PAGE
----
When I walk up early on our last full day in Saigon, it is still surprisingly silent in the port. Very slowly traffic gets going, a rooster crows on the boat next to ours.
At 8:30 the bus is waiting to take us on a tour through the city. Saigon has some remarkable must-see buildings, such as the Notre Dame Cathedral and the timeless colonial Central Post Office, just next to it. I had read before about the public writer still working there. And there he was, Mr Duong Van Ngo. Even on his advanced age, he is available every weekday to help people with their letters and translations. He speaks fluent English and French. So imagine you have a relative in the US and you want to write him a letter but don’t speak any English, this fine gentleman can take care of that for you.
Breakfast Saigon style
The Post Office building is popular for wedding photography
Inside the Central Post Office
The fantastic last public writer in Saigon: Mr Duong Van Ngo
Phone booths in the Central Post Office
Afterwards we go to the History Museum of Saigon, which is not so exciting. It showcases items from the different periods in Vietnam’s history. While we wait for the water puppetry performance I cross the street to have a look at the zoo. A couple of kids climb over the wall, easy breezy. There is not too much I can see from my viewpoint but it is interesting how they do it.
Is there a touristic country where Tintin isn’t popular?
Visiting the zoo for free
Vietnamese water puppets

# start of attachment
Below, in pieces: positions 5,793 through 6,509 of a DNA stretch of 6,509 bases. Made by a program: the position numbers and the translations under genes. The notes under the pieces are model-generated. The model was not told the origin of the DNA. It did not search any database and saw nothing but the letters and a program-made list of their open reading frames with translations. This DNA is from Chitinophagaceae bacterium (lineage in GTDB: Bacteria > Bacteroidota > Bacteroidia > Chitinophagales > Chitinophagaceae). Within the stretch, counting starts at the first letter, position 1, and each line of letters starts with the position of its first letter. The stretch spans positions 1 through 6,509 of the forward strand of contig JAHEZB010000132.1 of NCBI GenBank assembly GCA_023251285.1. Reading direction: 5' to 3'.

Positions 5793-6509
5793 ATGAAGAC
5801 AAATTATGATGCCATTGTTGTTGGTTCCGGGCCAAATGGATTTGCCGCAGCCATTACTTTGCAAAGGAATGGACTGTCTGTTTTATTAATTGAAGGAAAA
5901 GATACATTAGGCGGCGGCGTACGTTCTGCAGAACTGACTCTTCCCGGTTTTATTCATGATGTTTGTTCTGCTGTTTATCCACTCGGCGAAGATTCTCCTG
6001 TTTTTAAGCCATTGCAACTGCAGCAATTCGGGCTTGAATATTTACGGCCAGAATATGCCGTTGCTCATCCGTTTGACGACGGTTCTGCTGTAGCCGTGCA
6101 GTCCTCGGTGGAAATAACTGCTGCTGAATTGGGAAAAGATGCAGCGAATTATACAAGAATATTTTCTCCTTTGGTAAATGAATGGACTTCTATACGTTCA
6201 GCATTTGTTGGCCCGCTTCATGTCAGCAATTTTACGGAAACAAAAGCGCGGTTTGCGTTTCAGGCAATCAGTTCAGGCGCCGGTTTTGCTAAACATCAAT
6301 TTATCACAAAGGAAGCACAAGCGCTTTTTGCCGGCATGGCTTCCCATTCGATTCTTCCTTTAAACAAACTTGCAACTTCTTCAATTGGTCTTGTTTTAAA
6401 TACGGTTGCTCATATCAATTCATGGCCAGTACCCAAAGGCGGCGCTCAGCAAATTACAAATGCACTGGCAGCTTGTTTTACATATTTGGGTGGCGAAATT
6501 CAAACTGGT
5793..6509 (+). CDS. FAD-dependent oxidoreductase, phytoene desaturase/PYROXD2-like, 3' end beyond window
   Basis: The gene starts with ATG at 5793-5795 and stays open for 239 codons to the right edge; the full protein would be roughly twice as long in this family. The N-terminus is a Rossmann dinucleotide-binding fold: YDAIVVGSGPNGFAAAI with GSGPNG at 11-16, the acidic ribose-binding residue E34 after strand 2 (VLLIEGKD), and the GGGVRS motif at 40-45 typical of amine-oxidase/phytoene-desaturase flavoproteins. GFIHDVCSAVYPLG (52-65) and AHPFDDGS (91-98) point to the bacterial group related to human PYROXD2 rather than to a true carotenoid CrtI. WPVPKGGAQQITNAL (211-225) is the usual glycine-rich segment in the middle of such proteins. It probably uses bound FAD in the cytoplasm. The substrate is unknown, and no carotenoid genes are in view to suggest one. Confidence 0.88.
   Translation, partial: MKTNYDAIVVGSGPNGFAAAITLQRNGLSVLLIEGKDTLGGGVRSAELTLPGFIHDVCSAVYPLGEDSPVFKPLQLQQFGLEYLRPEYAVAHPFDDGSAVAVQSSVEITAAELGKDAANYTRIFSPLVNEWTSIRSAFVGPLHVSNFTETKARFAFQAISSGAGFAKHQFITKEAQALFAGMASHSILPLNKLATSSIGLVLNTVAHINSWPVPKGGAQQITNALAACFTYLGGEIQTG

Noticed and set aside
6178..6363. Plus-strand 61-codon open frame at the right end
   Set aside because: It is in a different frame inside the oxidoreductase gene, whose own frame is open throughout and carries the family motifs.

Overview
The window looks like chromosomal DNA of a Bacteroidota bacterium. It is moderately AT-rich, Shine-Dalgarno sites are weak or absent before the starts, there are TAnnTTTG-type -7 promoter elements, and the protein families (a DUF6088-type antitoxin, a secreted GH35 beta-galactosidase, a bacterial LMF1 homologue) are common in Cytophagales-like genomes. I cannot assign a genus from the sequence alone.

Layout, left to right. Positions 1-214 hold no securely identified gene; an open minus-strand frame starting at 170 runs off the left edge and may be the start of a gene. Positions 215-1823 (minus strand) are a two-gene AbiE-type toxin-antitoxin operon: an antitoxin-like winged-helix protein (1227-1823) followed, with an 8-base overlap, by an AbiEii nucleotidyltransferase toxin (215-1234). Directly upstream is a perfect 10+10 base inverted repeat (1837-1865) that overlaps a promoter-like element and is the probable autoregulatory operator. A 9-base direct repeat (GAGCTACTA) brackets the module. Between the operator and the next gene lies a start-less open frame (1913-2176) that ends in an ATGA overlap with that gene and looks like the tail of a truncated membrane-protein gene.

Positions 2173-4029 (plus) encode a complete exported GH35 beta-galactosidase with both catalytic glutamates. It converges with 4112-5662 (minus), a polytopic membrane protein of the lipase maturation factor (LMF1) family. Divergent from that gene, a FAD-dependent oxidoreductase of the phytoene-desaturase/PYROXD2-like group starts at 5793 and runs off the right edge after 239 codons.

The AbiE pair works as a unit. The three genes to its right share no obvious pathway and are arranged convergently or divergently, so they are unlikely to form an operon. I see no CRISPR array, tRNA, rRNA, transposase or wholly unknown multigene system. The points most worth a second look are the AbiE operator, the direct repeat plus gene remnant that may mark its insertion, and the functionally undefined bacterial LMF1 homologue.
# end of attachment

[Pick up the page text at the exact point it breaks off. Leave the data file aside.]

The water puppetry performance was not really what I expected but still respect for the people behind the curtains mastering the puppets and telling the story.
We stop briefly to take pictures at the Reunification Palace where the President of South Vietnam lived and worked during the Vietnam War. We notice the security guards dressed in green. Their job is to help tourists in their crazy city, with things such as helping to cross the street. Note they are only present in the very touristy places.
Busy traffic as always
Time for lunch on board
After lunch we head to the famous REX hotel with a couple of other journalists. During the Vietnam war its rooftop bar was a popular hangout for war correspondents and military officials. It does offer a good view over the city, comfy sofas and very expensive coffee. Next up was a visit to the famous Ben Thanh market where I was already going crazy after 5 minutes, being hassled continuously by sales people.
View from REX hotel: the Hotel de Ville de Saigon
Aurélie, Elsa and myself
Happy with my expensive but oh so good Vietnamese coffee
Ben Thanh market
To return to the ship we decided to walk back, despite of the long distance. There is no way in learning to know a city better than to cross it by foot. This colourful city offers a lot to please the eyes.
A deep breath, and across we go
Photos: Mike & Véronique